.. 0x8c0183d8:spoolsv.exe                            1348    508     14    289 2021-09-24 09:33:33 UTC+0000
.. 0x86b4c8f0:svchost.exe                             840    508     23    574 2021-09-24 09:33:27 UTC+0000
... 0x86b6e8a0:audiodg.exe                           1028    840      6    130 2021-09-24 09:33:29 UTC+0000
.. 0x8c03a770:svchost.exe                            1420    508     18    298 2021-09-24 09:33:33 UTC+0000
.. 0x8c143580:svchost.exe                            1980    508     20    281 2021-09-24 09:33:38 UTC+0000
.. 0x8538a1d8:svchost.exe                             632    508     10    355 2021-09-24 09:33:26 UTC+0000
... 0x8c34e688:WmiPrvSE.exe                          2776    632      7    120 2021-09-24 09:33:52 UTC+0000
.. 0x8c07f9d8:SearchIndexer.                         2236    508     13    612 2021-09-24 09:33:45 UTC+0000
.. 0x843a7d20:sppsvc.exe                             2428    508      4    141 2021-09-24 09:35:46 UTC+0000
.. 0x8c206030:svchost.exe                            2552    508      8    348 2021-09-24 09:33:48 UTC+0000
.. 0x8c0cd030:AnyDesk.exe                            1660    508      9    221 2021-09-24 09:33:34 UTC+0000
.. 0x8c299030:wmpnetwk.exe                           2372    508     14    421 2021-09-24 09:33:46 UTC+0000
.. 0x853aeaa8:svchost.exe                             748    508      8    283 2021-09-24 09:33:27 UTC+0000
.. 0x86b4b718:svchost.exe                             888    508     27    538 2021-09-24 09:33:27 UTC+0000
... 0x8c064710:dwm.exe                               1524    888      3     91 2021-09-24 09:33:33 UTC+0000
 0x8697c030:csrss.exe                                 352    344      8    416 2021-09-24 09:33:22 UTC+0000

Of note here I guess are:

  • cmd.exe - what commands were typed?
  • notepad.exe - whats in the notepad document?
  • chrome.exe - what websites were they looking at?
Screenshot

To understand what was on the user’s mind its helpful to see a visual of what they were actually looking at. To do this I use two methods:

  • volatility screenshot module
  • memdump a process and peek at the framebuffer data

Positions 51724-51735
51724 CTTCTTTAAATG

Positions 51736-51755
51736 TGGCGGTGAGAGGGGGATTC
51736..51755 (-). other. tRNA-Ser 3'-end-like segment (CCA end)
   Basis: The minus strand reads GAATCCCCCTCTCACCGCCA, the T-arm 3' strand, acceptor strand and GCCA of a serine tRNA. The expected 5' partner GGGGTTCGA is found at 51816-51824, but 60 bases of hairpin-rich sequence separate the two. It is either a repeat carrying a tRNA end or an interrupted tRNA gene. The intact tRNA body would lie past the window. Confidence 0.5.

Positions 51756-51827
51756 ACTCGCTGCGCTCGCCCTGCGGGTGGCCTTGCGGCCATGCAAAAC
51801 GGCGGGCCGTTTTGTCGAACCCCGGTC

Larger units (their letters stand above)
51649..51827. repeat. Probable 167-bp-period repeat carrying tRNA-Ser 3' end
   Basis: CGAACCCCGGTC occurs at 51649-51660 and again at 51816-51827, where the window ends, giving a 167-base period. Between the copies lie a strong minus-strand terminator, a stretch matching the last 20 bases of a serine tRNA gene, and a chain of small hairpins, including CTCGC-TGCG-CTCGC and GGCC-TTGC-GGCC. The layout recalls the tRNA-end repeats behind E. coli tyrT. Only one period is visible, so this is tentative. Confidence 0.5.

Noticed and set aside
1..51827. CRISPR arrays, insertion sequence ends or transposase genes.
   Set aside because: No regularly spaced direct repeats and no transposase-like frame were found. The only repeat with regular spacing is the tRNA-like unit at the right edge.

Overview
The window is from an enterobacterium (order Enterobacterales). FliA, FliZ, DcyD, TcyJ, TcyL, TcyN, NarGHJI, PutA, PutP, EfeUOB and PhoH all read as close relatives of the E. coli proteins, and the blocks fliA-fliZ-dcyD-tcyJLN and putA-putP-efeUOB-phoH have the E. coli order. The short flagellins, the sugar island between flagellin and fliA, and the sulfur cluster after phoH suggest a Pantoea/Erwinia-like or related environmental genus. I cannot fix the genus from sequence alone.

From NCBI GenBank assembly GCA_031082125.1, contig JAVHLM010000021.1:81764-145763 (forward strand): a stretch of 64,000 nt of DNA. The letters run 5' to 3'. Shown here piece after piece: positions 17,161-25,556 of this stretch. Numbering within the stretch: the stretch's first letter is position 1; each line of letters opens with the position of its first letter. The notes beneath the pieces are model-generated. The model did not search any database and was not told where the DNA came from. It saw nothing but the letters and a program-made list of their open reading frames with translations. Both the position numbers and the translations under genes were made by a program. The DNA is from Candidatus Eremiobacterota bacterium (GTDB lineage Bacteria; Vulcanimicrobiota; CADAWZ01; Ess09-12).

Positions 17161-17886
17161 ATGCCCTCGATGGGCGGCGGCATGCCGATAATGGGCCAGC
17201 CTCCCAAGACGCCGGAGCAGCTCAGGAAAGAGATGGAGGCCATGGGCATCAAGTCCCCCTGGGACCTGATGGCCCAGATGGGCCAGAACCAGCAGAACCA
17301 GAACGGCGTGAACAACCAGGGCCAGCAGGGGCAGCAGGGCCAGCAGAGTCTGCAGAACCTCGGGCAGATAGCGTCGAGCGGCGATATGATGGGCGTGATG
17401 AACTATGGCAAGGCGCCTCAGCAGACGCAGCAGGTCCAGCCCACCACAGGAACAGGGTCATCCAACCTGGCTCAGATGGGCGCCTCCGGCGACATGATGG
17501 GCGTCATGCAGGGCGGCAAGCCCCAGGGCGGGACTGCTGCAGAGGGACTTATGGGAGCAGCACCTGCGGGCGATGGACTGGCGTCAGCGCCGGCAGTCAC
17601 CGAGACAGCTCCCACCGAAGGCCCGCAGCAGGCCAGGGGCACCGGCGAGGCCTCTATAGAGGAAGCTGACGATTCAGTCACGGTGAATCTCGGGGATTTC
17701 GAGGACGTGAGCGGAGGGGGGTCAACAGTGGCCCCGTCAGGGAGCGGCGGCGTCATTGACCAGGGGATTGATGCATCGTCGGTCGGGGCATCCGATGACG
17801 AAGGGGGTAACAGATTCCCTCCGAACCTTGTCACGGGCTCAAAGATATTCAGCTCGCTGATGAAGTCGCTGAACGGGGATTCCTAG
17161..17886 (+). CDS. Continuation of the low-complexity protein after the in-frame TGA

Lets do the easy one first because it gives us information we need for the second item:

$ volatility -f /dumps/ransomeware.raw --profile=Win7SP1x86_23418 -D /dumps/screenshots screenshot 
Volatility Foundation Volatility Framework 2.6.1
Wrote /dumps/screenshots/session_0.msswindowstation.mssrestricteddesk.png
Wrote /dumps/screenshots/session_1.Service-0x0-efb2$.sbox_alternate_desktop_0xC24.png
Wrote /dumps/screenshots/session_1.WinSta0.Default.png
Wrote /dumps/screenshots/session_1.WinSta0.Disconnect.png
Wrote /dumps/screenshots/session_1.WinSta0.Winlogon.png
Wrote /dumps/screenshots/session_0.WinSta0.Default.png
Wrote /dumps/screenshots/session_0.WinSta0.Disconnect.png
Wrote /dumps/screenshots/session_0.WinSta0.Winlogon.png
Wrote /dumps/screenshots/session_0.Service-0x0-3e7$.Default.png
Wrote /dumps/screenshots/session_0.Service-0x0-3e4$.Default.png
Wrote /dumps/screenshots/session_0.Service-0x0-3e5$.Default.png

Of which all are blank except session_1.WinSta0.Default.png which displays:

screenshot

As you can see, not a lot of information but we know:

  • Notepad is open with a document called flag
  • Explorer is open
  • Screen resolution is 1024x768

Lets see if we can peek a more detailed screenshot. To do this I memdump a process and inspect it in Gimp.

$ volatility -f /dumps/ransomeware.raw --profile=Win7SP1x86_23418 -D /dumps/screenshots -p 2852 memdump
Volatility Foundation Volatility Framework 2.6.1
************************************************************************
Writing notepad.exe [  2852] to 2852.dmp
$ mv screenshots/2852.dmp screen.data
$ gimp screen.data